She was kind enough to take some time out of her busy schedule to chat and offer some thoughts for actors.

On The Relationship Between Casting Directors And Actors:

Casting directors are only as good as the actors they bring in. So an actor needs to feel very much a part of the process, equal to the casting director. They should come in with the attitude: ‘I’m here to solve your problem. [I] have a creative choice, and it’s my way of solving your problem. Your problem is that you want to find the right person to make this character come alive.’ So maybe a big mistake is for an actor to walk into a casting and not feel like a part of the process. A big part of the process.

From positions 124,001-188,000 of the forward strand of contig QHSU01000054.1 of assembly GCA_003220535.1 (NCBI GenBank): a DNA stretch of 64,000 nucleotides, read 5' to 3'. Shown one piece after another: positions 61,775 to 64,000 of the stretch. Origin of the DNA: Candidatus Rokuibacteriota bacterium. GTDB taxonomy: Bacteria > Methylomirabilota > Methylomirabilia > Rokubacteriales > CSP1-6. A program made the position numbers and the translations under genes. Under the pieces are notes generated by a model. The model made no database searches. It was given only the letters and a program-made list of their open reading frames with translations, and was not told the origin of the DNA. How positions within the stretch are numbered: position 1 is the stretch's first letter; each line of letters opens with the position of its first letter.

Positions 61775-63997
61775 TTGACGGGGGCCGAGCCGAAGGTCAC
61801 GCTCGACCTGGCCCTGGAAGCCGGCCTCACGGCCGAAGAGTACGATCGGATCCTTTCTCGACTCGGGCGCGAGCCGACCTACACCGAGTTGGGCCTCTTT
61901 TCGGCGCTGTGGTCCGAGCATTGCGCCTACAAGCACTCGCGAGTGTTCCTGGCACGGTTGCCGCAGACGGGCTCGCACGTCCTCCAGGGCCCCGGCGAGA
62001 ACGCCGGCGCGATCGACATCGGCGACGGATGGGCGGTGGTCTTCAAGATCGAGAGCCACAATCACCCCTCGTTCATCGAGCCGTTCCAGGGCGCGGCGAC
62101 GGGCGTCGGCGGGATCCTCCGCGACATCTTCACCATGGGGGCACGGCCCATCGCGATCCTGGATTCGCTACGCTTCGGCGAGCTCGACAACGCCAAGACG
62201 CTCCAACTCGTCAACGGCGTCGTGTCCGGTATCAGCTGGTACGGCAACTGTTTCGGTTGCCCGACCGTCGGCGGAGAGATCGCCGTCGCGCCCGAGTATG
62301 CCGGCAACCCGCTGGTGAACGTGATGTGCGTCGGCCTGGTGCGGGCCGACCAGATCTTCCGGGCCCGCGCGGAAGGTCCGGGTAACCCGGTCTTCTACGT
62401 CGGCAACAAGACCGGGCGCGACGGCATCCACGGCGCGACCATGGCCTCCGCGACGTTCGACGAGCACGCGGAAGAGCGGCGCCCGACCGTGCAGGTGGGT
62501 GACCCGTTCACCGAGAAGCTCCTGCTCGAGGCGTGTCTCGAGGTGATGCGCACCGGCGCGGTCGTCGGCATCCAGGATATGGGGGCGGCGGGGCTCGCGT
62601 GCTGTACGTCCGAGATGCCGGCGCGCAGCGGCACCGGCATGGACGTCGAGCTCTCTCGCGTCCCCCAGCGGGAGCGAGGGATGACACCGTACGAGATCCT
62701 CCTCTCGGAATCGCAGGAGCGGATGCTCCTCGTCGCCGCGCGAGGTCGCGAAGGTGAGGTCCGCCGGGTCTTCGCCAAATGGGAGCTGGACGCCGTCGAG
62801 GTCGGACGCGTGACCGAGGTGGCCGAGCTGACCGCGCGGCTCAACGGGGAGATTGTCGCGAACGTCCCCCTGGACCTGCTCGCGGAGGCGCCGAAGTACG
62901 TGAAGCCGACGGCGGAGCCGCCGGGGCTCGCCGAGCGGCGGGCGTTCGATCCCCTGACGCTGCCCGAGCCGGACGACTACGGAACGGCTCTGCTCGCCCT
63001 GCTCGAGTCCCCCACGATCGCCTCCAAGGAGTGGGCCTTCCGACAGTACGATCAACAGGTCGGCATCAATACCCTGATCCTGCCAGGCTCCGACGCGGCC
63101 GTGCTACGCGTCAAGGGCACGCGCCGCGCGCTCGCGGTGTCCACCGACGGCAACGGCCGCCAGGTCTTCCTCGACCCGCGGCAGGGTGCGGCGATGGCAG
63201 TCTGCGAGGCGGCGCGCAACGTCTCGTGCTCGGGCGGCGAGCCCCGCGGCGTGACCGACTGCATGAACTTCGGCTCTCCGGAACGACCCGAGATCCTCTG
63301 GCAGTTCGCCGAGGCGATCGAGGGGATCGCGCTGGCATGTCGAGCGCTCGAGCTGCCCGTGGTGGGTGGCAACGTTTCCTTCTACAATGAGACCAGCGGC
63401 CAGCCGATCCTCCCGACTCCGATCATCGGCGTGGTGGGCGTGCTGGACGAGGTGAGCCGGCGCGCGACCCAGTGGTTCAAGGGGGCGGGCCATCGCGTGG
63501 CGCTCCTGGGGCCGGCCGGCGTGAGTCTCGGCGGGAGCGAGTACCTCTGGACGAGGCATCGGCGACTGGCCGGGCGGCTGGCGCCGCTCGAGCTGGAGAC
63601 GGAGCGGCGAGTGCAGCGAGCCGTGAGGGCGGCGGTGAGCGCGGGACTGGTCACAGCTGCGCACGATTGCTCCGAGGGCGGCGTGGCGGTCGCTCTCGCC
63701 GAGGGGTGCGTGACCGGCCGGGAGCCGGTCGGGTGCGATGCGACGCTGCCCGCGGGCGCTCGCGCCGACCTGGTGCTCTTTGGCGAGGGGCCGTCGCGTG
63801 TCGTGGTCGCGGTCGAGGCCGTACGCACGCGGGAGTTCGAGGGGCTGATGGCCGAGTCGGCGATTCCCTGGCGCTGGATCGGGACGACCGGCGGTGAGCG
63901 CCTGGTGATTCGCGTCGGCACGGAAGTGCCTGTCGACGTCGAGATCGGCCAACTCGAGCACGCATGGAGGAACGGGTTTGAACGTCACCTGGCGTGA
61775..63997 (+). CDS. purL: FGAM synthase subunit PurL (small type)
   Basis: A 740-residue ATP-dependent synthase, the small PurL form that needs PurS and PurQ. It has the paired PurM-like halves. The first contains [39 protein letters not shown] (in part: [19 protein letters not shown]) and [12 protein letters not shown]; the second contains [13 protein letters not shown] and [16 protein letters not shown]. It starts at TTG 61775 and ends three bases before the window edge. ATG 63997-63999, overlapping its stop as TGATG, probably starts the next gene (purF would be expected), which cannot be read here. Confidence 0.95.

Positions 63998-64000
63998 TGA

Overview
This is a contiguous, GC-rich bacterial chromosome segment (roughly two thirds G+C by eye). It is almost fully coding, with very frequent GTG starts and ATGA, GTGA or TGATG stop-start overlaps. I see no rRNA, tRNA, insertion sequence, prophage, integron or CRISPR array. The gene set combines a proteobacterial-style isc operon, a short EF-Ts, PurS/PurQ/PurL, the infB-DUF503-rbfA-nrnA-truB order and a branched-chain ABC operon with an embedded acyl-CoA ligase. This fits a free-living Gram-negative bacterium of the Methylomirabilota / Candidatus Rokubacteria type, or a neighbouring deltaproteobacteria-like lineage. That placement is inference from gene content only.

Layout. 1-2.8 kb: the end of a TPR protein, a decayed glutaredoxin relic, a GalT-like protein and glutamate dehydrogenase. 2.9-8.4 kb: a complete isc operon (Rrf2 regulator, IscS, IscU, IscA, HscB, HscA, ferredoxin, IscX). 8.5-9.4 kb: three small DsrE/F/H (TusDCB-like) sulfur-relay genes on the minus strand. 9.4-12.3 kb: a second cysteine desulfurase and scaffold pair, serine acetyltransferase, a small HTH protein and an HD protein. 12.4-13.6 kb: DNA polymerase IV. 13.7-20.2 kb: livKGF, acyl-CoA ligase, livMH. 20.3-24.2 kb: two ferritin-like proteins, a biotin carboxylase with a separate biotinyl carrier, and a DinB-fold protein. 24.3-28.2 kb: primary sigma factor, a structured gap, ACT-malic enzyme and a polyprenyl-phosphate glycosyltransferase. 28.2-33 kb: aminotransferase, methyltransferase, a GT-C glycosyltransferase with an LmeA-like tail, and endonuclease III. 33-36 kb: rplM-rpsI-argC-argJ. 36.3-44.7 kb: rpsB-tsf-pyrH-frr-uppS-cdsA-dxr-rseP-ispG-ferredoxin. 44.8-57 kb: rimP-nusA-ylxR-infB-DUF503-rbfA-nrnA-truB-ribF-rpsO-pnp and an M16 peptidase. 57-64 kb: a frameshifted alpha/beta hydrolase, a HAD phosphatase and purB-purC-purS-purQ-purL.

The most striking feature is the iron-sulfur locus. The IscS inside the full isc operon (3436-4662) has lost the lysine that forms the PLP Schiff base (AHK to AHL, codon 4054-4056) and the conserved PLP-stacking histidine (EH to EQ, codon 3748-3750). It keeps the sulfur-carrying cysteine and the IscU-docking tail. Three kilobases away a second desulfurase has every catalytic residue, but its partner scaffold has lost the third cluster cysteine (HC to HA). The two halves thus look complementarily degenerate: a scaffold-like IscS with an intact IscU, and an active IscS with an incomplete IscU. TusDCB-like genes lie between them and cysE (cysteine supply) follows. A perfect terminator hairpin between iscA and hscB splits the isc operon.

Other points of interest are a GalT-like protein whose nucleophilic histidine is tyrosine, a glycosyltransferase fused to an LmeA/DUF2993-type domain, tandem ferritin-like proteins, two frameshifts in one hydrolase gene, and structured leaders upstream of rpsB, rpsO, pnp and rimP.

On The Similarities And Differences Between Voice And On-Camera Acting:

A similarity for the actors is you have to connect. And obviously there’s different techniques. There’s techniques for connecting on camera: for on-camera it’s like a short scene. For voiceover, you have to connect also, so that’s similar. The difference with voice acting is, because you’re only hearing the voice, the actor has to know how to subtly change things, and convey their message with a lot of nuances in their read. In on-camera you have the visual to help the message along, but with voiceover you only have your voice. There’s transitions in copy: maybe you start out bright, then there’s a discovery, then there’s an invitation to do something, and then a result. And that all has to come from nuances in your voice.

On Teaching: